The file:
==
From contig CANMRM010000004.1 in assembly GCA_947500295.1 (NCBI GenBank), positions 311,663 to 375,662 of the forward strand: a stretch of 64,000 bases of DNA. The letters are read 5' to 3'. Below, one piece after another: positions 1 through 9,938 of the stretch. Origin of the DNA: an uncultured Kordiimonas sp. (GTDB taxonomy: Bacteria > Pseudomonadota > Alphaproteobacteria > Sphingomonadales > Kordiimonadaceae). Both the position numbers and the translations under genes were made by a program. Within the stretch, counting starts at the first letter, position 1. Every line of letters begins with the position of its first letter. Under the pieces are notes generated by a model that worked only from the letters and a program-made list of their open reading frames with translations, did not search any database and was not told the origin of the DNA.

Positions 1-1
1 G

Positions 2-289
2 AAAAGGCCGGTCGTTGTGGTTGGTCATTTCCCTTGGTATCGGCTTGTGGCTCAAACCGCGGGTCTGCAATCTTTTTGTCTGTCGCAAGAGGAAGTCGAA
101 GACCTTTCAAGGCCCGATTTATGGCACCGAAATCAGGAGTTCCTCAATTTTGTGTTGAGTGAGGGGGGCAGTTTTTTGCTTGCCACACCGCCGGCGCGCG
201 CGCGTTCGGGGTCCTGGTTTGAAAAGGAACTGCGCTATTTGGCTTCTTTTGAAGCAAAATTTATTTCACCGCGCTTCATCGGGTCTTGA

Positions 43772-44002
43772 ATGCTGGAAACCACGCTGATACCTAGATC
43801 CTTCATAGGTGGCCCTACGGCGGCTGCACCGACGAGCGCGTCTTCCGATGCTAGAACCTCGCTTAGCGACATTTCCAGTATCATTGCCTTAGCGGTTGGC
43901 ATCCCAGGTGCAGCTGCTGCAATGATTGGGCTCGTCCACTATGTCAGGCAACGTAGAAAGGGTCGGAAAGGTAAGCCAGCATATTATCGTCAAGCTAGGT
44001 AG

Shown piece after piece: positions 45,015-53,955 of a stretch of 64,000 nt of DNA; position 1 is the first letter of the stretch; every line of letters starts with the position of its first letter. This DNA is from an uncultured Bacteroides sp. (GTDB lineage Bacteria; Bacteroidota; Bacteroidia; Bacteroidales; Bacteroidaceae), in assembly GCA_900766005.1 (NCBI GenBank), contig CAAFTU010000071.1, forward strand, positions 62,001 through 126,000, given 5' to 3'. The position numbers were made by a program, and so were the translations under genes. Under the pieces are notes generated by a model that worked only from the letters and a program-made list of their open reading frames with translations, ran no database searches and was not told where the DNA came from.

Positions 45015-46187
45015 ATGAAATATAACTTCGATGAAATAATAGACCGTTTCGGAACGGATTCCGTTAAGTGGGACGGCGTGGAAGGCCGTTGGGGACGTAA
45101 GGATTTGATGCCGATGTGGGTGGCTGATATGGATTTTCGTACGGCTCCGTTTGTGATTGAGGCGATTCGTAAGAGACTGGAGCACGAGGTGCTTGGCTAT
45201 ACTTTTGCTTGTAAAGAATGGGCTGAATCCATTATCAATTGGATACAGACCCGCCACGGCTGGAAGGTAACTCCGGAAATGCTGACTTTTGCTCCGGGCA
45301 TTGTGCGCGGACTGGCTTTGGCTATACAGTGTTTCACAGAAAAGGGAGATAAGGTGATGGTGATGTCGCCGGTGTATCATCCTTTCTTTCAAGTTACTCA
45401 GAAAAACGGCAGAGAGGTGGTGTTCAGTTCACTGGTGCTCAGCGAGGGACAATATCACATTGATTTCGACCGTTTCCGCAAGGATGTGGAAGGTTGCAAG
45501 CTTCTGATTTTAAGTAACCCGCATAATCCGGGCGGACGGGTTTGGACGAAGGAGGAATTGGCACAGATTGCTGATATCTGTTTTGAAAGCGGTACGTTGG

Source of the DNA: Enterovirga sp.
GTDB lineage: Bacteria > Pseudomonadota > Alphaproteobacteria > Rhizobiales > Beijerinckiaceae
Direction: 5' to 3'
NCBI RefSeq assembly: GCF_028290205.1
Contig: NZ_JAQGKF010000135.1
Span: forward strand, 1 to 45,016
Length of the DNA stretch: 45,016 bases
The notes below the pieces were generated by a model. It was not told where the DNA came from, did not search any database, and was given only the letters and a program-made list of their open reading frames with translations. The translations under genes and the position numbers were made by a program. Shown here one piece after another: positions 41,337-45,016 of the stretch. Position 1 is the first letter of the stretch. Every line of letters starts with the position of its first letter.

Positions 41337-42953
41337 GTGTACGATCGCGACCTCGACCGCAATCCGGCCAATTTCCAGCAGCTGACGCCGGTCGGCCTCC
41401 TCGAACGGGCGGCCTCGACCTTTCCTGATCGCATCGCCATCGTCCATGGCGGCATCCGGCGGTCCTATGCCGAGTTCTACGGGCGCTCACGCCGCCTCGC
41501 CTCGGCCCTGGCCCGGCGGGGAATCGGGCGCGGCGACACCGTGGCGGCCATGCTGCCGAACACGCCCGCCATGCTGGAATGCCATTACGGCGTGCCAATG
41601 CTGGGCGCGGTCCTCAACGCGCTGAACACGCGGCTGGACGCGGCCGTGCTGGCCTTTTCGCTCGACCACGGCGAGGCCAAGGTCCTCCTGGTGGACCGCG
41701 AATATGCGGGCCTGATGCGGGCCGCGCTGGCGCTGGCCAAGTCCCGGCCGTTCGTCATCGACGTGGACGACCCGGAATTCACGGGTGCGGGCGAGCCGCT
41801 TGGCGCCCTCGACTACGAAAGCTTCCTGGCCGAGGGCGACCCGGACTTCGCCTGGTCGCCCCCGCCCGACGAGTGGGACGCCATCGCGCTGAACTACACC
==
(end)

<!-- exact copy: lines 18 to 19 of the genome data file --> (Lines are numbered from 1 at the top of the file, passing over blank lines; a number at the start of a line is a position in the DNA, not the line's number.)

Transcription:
45301 TTGTGCGCGGACTGGCTTTGGCTATACAGTGTTTCACAGAAAAGGGAGATAAGGTGATGGTGATGTCGCCGGTGTATCATCCTTTCTTTCAAGTTACTCA
45401 GAAAAACGGCAGAGAGGTGGTGTTCAGTTCACTGGTGCTCAGCGAGGGACAATATCACATTGATTTCGACCGTTTCCGCAAGGATGTGGAAGGTTGCAAG